The collection grade soundboard is made from innermost pieces of flatsawn wood or from a refined quartersawn piece. The grains are straight, even and tight. The center core of the wood is minimal and not obvious. The sound is very clean, clear, rich and focused.
Besides the quality of the soundboard, the skill of a guzheng maker is just as important for determining instrument quality. A good maker is able to shape a second-grade piece in such a way as to produce the sound quality of a first-grade soundboard. Conversely, machine cutting can lower the value of a top-grade soundboard piece – or even destroy it entirely.
4. Which is better for a soundboard, wide grains or tight grains?
The width of the grains is correlated to the age of a tree. The outer edge of a tree usually has wider grains, while the inner part has tighter grains. Weather and climate are also determining factors here. A good guzheng soundboard should sound focused. A soundboard with wider grains sounds loose, while one with tighter grains sounds bright and focused. An ideal soundboard will therefore have wide grains in the bottom-range area and tight grains in the high-range area. Generally, the best width for high-range grain is between 0.5-1.5cm; the ideal width for low-range grain is between 2.0-3.0cm.
5. Why are hardwoods such as rosewood, red sandalwood (zitan) or nanmu not used for the soundboard?
A guzheng soundboard requires a soft wood that will easily transmit sound waves. Paulownia and spruce have the ideal density for this very purpose.
6. How should the soundboard be cleaned?
It should be wiped clean with a clean dry cloth or brush. Water or a wet towel should never be used. Orange oil also never!
7. What are the materials used for the guzheng frame?
The guzheng frame requires hardwood materials that are dense enough to bounce the sound back into the sound box. Common hardwoods in use are zitan, nanmu, mahogany, East Indian rosewood, Madagascar rosewood, Thai rosewood and Burmese rosewood. Different hardwood frames affect the tone of the guzheng, while the quality of the soundboard affects the quality of its sound. If you are interested in learning more about the different types of frame woods, please read the article Common Frame Woods Used in Guzheng Construction.
8. How is cracking of the side frame avoidable?
Hardwoods are obtained mostly from Southeast Asia with its humid climate. When brought to a dryer place, they will tend to crack. A good way to care for the side frame is to apply some orange or lemon oil on it every week within the first year of purchase. After a year of this conditioning, the hardwood becomes stable and will not crack so easily.
9. Does the decoration on the side boards affect the sound quality?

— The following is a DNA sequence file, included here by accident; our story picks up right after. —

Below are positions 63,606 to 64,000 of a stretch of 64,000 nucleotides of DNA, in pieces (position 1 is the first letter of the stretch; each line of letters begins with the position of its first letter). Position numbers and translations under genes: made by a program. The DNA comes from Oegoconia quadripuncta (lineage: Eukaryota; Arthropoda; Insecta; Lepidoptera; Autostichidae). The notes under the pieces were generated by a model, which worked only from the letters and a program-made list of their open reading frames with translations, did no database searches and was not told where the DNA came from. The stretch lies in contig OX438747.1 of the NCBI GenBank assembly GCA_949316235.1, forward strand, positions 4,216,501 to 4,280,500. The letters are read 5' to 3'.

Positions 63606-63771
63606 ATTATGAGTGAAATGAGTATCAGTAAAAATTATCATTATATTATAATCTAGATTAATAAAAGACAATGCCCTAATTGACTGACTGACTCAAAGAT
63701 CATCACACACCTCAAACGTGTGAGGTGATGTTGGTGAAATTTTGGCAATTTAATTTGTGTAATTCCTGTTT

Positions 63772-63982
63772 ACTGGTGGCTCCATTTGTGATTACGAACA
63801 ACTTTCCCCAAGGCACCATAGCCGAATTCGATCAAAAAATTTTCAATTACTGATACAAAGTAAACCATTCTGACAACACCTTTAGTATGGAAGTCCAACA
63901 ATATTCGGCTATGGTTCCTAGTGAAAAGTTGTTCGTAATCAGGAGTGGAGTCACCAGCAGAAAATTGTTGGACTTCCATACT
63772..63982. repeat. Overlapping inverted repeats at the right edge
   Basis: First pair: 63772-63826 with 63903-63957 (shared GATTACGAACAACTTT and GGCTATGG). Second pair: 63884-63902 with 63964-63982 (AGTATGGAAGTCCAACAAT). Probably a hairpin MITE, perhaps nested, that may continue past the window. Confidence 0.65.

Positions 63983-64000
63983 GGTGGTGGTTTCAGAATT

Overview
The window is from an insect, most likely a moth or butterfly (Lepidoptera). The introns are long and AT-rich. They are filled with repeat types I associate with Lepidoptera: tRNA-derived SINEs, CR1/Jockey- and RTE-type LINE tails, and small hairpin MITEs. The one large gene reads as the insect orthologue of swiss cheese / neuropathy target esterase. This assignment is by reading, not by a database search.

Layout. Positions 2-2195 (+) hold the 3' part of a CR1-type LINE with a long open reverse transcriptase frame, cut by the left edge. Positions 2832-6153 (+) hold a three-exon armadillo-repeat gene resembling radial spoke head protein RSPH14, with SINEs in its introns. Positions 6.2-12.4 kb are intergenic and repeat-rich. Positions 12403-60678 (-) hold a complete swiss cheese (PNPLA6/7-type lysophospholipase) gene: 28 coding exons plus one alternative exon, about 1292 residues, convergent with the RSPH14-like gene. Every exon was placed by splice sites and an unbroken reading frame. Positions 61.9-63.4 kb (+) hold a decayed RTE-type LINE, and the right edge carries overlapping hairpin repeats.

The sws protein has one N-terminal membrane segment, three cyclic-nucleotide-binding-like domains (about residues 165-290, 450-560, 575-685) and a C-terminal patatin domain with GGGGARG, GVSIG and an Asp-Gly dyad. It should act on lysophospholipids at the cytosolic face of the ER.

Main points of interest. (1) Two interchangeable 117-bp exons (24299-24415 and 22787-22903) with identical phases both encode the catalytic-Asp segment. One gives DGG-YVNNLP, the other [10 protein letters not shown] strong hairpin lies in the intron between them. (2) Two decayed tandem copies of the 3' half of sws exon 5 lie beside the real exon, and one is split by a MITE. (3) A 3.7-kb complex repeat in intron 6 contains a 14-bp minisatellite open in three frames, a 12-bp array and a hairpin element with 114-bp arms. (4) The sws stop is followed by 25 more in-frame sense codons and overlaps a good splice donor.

Not at all.
10. What is the difference between a paulownia back board and a plywood back board?
The back board is also an important factor that determines the sound quality of a guzheng. The back board bounces the sound back while absorbing the sound passing down. A plywood back board does little in absorbing the sound, allowing the sound to become blurred inside the sound box. A guzheng with a plywood back board never sounds clear: even after tuning the instrument 10 times, it will still sound out of tune!
11. What material is used for the bridges?
Guzheng bridges transmit the vibration of the strings into the sound box. To transmit the vibrations easily, bridges should also be made of high-density hardwood. Generally, various rosewoods are good materials for the bridge body. Ivory, bone or plastic are used for the bridge tips. A zitan bridge with an ivory tip is known to be the best material, but is hardly seen nowadays.
12. Does the shape of the bridge affect the sound quality of a guzheng?
The bridge shape and height, and the size of the tips all affect sound quality. Higher bridges usually produce a brighter and louder sound, while low bridges produce a more solid and focused sound.
13. Why does Sound of China offer so many different kinds of strings?
Different strings also affect sound quality. For example, Yuesheng strings sound warm and mellow and are easy to bend, while Dunhuang B strings sound bright and sweet, and are harder to bend. Since players often have different needs in relation to sound effects, Sound of China offers a variety of professional strings to satisfy different tastes.
14. How often do I need to change the strings?
Beginners usually change a string only when it breaks. That is fine, as beginners do not pluck the strings as strongly as professionals. However, for players who play the guzheng daily, we recommend changing the strings as needed. While strings in the low range might last two years or more, strings in the high range should be changed every 6-12 months. Whenever you feel a string does not sound as bright as it should, that means it is time to change it.